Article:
Addendum: I remain grateful to John Podhoretz for giving me the opportunity to write Commentary’s literary blog and fiction chronicle, and I wish him and the magazine nothing but the best.

Update: John Podhoretz gives his side of the story here. Over at the New York Daily News blog Page Views, Alexander Nazaryan offers a balanced account of the mess. I consider the matter closed and shall have nothing further to say about it publicly.


  1. Unbelievable and dismaying news. Commentary has made a regrettable mistake.

  2. I found your essay and argument thoughtful and compassionate. To me, the subject needs to be argued in this manner within the conservative community and I expected some thoughtful and compassionate replies would be published in Commentary and other conservative publications.

    I will continue to follow you on this blog and thank you, in particular, for presenting Paul Auster's writing to me.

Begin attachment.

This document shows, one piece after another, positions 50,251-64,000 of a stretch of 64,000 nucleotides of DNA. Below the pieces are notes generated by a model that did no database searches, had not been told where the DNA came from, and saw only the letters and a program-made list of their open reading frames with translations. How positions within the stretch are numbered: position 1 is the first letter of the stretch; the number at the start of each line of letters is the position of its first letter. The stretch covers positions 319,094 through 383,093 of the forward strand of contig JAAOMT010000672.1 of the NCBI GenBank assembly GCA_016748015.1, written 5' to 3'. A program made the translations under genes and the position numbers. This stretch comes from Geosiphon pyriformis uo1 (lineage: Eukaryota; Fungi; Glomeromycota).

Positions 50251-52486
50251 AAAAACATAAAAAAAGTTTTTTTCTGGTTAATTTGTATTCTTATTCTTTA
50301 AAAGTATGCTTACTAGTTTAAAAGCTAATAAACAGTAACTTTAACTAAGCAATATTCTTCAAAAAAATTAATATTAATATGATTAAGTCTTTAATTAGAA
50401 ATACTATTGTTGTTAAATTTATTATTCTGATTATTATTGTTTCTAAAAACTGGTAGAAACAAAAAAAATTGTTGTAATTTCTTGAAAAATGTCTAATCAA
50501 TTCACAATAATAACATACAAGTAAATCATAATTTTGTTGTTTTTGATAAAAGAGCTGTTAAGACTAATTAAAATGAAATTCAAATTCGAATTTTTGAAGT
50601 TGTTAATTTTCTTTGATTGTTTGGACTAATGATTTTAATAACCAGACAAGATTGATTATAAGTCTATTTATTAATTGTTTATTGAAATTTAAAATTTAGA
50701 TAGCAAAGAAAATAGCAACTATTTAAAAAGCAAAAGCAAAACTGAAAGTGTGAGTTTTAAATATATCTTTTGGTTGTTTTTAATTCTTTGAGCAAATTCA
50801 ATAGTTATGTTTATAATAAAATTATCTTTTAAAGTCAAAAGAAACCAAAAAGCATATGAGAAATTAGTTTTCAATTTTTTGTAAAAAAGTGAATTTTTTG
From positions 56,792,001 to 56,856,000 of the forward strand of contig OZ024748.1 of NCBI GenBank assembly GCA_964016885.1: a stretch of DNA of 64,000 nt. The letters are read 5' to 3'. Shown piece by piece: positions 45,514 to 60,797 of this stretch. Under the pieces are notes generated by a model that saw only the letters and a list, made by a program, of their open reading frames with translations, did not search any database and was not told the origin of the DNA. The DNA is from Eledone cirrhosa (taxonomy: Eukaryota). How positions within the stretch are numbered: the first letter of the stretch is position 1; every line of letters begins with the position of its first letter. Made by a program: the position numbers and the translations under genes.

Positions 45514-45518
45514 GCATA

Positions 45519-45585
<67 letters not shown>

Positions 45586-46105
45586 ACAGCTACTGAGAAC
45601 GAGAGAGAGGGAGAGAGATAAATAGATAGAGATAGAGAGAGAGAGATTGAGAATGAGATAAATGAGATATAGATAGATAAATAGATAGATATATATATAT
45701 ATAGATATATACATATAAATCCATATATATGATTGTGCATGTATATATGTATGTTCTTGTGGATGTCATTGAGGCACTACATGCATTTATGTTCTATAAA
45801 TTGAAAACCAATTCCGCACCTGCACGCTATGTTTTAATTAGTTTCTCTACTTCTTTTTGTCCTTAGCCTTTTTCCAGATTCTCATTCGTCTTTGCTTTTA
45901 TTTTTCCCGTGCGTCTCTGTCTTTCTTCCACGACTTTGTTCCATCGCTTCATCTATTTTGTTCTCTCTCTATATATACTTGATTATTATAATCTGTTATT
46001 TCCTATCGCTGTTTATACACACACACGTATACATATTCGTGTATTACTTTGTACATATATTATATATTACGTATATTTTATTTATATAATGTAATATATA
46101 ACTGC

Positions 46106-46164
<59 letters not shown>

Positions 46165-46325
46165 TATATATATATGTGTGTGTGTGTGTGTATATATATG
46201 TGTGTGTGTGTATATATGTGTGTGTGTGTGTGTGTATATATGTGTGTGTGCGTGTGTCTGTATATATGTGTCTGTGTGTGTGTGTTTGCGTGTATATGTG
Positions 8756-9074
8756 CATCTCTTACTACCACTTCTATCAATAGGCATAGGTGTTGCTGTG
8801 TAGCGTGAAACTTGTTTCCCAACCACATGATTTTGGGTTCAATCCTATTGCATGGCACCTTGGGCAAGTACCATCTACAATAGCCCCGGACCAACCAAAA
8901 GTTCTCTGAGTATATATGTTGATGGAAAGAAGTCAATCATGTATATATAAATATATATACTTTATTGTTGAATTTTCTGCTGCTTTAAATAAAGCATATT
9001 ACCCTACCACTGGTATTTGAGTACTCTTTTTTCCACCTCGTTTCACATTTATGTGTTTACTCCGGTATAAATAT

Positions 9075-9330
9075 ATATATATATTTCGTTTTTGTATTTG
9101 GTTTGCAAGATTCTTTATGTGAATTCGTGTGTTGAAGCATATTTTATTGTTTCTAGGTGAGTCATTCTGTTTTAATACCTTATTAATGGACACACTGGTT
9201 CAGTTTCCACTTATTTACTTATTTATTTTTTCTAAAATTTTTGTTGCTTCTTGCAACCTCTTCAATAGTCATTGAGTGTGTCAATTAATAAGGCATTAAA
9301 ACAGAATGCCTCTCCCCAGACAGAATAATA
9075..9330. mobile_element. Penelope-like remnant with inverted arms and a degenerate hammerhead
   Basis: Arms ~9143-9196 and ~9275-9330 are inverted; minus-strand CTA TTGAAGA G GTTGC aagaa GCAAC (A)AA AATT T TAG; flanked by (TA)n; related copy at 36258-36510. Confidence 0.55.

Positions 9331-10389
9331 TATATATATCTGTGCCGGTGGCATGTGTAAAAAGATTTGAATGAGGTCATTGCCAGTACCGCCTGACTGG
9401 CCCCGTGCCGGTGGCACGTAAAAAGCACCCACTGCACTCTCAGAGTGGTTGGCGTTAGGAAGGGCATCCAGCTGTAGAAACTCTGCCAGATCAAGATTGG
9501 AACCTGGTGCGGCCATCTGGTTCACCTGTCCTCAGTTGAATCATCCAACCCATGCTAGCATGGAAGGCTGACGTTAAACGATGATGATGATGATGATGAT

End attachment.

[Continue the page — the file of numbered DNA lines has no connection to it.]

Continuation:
3. You have courage, but the man who fired you did not. You can not blame yourself for doing something you believed you had the authority to do which was write an opinion. Obviously, you violated some unknown and unwritten rule or policy. They are the lesser men for fearing ideas and words. Democracy thrives on ideas and discourse. No man is omnipotent. But, today we do not argue to learn and discuss. We argue to shout the other down. Try not to let this episode silence you in the future. You are only speaking for growth and evolution of a segment of mankind. If you are silent in the future because of this, your critics will have won and democracy will lose. If your ideas have merit, they will develop a life of their own. Good ideas and truth can not be stifled. And, you will find another job.